The tag line for this event has been “One Lap, One Rider, One Adventure, One hundred miles”, to which we decided should probably be added “100 million midges”. This was a big aim for me and Si for the year, after we first met up at the event in 2009. I was hoping (possibly against hope) that my big training block through August would put enough speed into me that i could play the role of domestique for Si, and take the pressure off for the opening stint of the race, before crawling around to finish myself. The shape of last year’s race suggested that road racing tactics would be the order of the day, with an elite group forming early on and working together towards the finish, where it would be a case of every man for himself. 100miles is a long way to ride alone!
Really, my story should start the weekend before the actual race, when both Si and I independently did our own “dry run” rides – carrying all the mandatory kit we would have to carry over the border, and checking out that our bikes and bodies worked for such a long event. The two of us learned a few things needed to be fixed, i discovered that my middle ring didn’t work with a new chain (ahem – spot which gears i always use!) and that my cables were shot after a season’s use, and Si had similar issues with chains, cassette and new chainset. We both sorted things out and made sure that everything was good for race day though.
Sometime in the middle of the week, it became clear that the weather forecast was going to be a diametric opposite of last year’s biblical weather (if i’d lived in Kielder last year, i would have been building an ark), and that dry, fast riding was going to be the order of the day. For reasons that, looking back are not quite clear to me now, i decided that this meant i should go for the fastest tyres i had – a pair of furious freds that have been sitting in the shed waiting for the call up to duty for about 18 months. They’d be perfect for the job, right? Everything else was set, and a quick pootle around the local trails on Thursday confirmed that my bike worked flawlessly. I had a few days hard-earned rest after a block of 25hrs of riding in 10 days, and was as ready as i could be.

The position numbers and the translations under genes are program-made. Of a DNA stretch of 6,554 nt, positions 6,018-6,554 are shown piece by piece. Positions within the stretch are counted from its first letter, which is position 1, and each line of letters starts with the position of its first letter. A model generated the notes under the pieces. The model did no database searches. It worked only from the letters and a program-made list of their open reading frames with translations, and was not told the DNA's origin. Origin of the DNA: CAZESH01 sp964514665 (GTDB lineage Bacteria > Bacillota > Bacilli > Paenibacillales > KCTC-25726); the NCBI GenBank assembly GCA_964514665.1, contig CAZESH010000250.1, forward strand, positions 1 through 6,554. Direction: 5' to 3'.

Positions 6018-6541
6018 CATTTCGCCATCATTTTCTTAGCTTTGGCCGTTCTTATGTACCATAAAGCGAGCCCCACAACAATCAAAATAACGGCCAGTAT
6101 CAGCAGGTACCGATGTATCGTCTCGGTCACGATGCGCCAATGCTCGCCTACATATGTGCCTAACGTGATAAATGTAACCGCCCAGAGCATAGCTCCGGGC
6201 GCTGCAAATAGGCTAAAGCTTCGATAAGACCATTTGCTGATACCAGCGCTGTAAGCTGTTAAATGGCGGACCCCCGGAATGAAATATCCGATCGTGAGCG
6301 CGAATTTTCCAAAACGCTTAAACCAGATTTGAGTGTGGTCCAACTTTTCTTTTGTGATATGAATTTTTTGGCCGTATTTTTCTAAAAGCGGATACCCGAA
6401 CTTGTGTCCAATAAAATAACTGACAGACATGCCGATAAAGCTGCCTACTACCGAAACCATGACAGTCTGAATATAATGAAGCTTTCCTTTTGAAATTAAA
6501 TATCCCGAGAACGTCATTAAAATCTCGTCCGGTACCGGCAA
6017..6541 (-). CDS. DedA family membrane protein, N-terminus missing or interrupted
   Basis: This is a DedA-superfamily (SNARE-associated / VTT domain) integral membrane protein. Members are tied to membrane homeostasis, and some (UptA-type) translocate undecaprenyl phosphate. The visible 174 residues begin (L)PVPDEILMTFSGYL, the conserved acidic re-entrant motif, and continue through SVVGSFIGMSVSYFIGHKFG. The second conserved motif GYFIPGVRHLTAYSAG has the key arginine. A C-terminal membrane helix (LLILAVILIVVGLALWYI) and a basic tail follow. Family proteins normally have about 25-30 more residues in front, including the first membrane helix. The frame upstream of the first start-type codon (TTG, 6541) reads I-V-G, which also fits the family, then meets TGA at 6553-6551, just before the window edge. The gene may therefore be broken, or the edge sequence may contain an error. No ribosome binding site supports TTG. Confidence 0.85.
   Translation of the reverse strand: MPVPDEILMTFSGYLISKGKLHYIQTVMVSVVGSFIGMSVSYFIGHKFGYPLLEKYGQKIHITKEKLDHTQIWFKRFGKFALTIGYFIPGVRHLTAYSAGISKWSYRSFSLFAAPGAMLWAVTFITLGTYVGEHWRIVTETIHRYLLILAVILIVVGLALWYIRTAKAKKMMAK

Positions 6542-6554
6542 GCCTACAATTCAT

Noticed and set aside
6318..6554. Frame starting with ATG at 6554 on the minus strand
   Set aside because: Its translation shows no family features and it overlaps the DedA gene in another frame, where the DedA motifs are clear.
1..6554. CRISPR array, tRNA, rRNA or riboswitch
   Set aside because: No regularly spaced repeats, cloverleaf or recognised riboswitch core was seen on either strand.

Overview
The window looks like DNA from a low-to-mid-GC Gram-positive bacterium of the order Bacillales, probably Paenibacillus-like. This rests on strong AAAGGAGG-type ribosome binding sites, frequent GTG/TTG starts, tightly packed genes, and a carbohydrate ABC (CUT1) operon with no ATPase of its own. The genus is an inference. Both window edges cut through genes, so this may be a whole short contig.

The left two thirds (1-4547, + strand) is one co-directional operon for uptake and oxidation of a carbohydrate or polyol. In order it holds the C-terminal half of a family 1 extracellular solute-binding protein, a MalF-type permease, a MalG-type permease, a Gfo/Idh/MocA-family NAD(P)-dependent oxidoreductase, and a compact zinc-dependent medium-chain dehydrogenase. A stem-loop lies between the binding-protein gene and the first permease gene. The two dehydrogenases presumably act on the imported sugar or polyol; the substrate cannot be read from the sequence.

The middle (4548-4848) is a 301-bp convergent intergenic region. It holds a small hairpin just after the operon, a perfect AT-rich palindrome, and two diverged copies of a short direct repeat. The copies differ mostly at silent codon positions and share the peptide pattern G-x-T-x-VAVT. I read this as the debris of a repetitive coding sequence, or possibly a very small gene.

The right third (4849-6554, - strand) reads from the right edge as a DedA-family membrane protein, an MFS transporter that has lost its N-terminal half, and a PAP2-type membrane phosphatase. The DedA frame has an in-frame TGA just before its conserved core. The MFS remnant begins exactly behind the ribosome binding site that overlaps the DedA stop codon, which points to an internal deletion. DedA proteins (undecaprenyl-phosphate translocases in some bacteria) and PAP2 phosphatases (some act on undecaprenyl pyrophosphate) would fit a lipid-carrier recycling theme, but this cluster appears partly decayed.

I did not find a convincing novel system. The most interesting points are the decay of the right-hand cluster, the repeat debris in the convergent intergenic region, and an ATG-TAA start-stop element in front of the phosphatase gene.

Rachel and I arrived mid-afternoon on the Friday, ready to get an early night in order for me to still be compos mentis at 5am the following morning. Simon turned up a little later, having survived, but only just, the endless traffic on the drive up, and we had a catch up before i hit the trails to try and ride the journey out of my legs. I went up the start loop, and then slipped off onto a middling part of the course, which involved climbing through a load of rushes. I couldn’t believe i had gone the right way, but a regular stream of orange arrows on the ground convinced me otherwise. I pedalled back along the route, still unable to find a line in amongst the bushes, and now with little red pin pricks on my arms from an altercation with a gorse bush.
Time for a quick dinner or two, and then it was time to set the alarm for the most antisocial time i’ve seen aside from my endless work trips to Germany. Before i knew it, it was time to shovel down the cereal, put on my lovely banana-yellow kit and head up to the start. Si and I headed up in tandem, and did our best to be dignified whilst trying to hurdle the barriers, bike in hand. All too soon, the pace van was gently rolling out from the start, with Joolze in the back of the Swinnerton’s van taking photos from the reclining pose of a Roman emperor. We did our best to feature in the photos, staying near the front ready for the turn onto the gravel road that signalled the end of the neutralised section. As soon as the van rolled away, Steve James (Moda) took up the pace, making it decidedly uncomfortable for everyone. I was determined to last in the front group this year, and not do my instant disappearing act of 2009, but i was a little concerned seeing heart rates that could be confused for a good roasting temperature so early on in such a long race.